Ben-Gvir to push for dropping Netanyahu charges if elected
A leaked recording of Israeli zionist extremist Ben-Gvir reveals he aims to push for legislation that would stop corruption trials against former PM Netanyahu
Israeli news media outlet Ynet obtained a recording of extremist Religious Zionism Party member Itamar Ben-Gvir saying during an event held earlier this month that if he gets elected into the new government, he will push for legislation to end the corruption trial against former Israeli occupation PM Netanyahu.
Itamar Ben-Gvir will demand legislation that will enable the cancellation of opposition leader Benjamin Netanyahu’s graft trial, according to a recording of the far-right lawmaker released Sunday.
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His statement came shortly after his political partner, Religious Zionism leader Bezalel Smotrich, announced a program of radical legal reforms targeting the Judicial wing that would greatly decrease its authority if enacted.
Ben-Gvir stated that in the case he was elected to be a member of the upcoming government, he will call for passing the "French-Law" legislation, which stipulates that serving Prime Ministers would be immune to Police investigations on corruption charges.
The "Israeli" Likud party, which both Netanyahu and Smotrich are part of, denied immediately that the legal reforms would affect the ongoing trials against the former prime minister.
However, Ben-Gvir said that he would pressure the law to be passed retroactively, affecting even ongoing previous trials, adding, "I believe this will surely pass the High Court’s test. The judges of the High Court, and don’t forget that I am a lawyer, will understand the logic and the purpose [of the law]."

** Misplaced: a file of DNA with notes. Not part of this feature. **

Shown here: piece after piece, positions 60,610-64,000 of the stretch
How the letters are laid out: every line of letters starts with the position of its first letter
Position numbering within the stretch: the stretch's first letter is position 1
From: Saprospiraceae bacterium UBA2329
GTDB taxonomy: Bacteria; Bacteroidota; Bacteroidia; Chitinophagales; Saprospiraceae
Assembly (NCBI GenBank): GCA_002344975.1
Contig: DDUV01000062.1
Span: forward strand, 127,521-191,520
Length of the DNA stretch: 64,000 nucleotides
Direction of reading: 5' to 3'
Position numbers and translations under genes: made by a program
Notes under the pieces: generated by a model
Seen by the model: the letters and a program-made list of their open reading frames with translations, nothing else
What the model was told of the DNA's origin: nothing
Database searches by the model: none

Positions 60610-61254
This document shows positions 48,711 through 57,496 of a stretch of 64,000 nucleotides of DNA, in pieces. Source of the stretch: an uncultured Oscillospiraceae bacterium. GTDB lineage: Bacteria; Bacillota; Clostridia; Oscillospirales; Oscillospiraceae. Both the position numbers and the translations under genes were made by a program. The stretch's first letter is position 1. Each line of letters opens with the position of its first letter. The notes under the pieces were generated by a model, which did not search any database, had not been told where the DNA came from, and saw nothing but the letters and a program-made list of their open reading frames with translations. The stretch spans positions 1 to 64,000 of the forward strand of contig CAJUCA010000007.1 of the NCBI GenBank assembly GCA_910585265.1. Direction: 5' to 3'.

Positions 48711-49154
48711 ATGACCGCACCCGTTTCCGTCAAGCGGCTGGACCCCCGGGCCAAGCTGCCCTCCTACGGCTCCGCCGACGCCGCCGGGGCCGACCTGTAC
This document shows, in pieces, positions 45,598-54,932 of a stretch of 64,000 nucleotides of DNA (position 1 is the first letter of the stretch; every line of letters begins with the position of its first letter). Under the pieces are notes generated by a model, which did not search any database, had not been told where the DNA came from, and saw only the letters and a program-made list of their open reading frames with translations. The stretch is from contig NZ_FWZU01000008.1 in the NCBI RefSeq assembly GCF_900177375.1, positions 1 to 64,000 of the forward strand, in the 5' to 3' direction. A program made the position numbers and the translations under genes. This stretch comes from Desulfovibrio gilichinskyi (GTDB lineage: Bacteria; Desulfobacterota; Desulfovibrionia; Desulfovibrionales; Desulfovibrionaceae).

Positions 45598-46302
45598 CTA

Polls earlier on Friday predicted that former Israeli occupation Prime Minister Benjamin Netanyahu would be just shy of acquiring a majority in the Knesset in next week's election, highlighting that the occupation's opposition leader would come within a single seat of having a majority in the upcoming election, the fifth in less than four years.
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Netanyahu has pledged that his alliance of right-wingers, ultra-nationalists, and ultra-Orthodox Jewish parties will win the upcoming vote, but polls show that he may also struggle to rally a parliamentary majority.
Netanyahu in late August called for unity among the ranks of far-right Israeli parties, namely extremist Zionist Itamar Ben-Gvir's Otzma Yehudit party and Betzalel Smotrich's Religious Zionism party, Israeli media reported at the time.
Smotrich welcomed the call for uniting of far-right Zionist parties. However, Ben-Gvir was not too fond of the statement, as he accused his former political partner, Smotrich, of slowing him down due to his delayed actions. In the meantime, it seems that Ben-Gvir is on board.
Both the extremist Zionists ran together in the 2021 election, and it seemed that their political partnership was over, as their negotiations to submit a joint electoral list in the upcoming November election fell apart. Ben-Gvir has accused Smotrich of "negotiating in bad faith" and not compromising or making any concessions.
The Likud leader's efforts to import ultra-nationalists and far-right-wingers into Knesset have been met with criticism, even from Netanyahu's closest allies. Even the pro-Israeli occupation lobby in the US, AIPAC, which practically never criticizes Israeli politicians, has criticized Netanyahu over his actions.